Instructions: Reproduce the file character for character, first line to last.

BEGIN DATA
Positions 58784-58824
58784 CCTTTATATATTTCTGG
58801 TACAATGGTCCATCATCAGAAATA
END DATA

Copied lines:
Positions 58784-58824
58784 CCTTTATATATTTCTGG
58801 TACAATGGTCCATCATCAGAAATA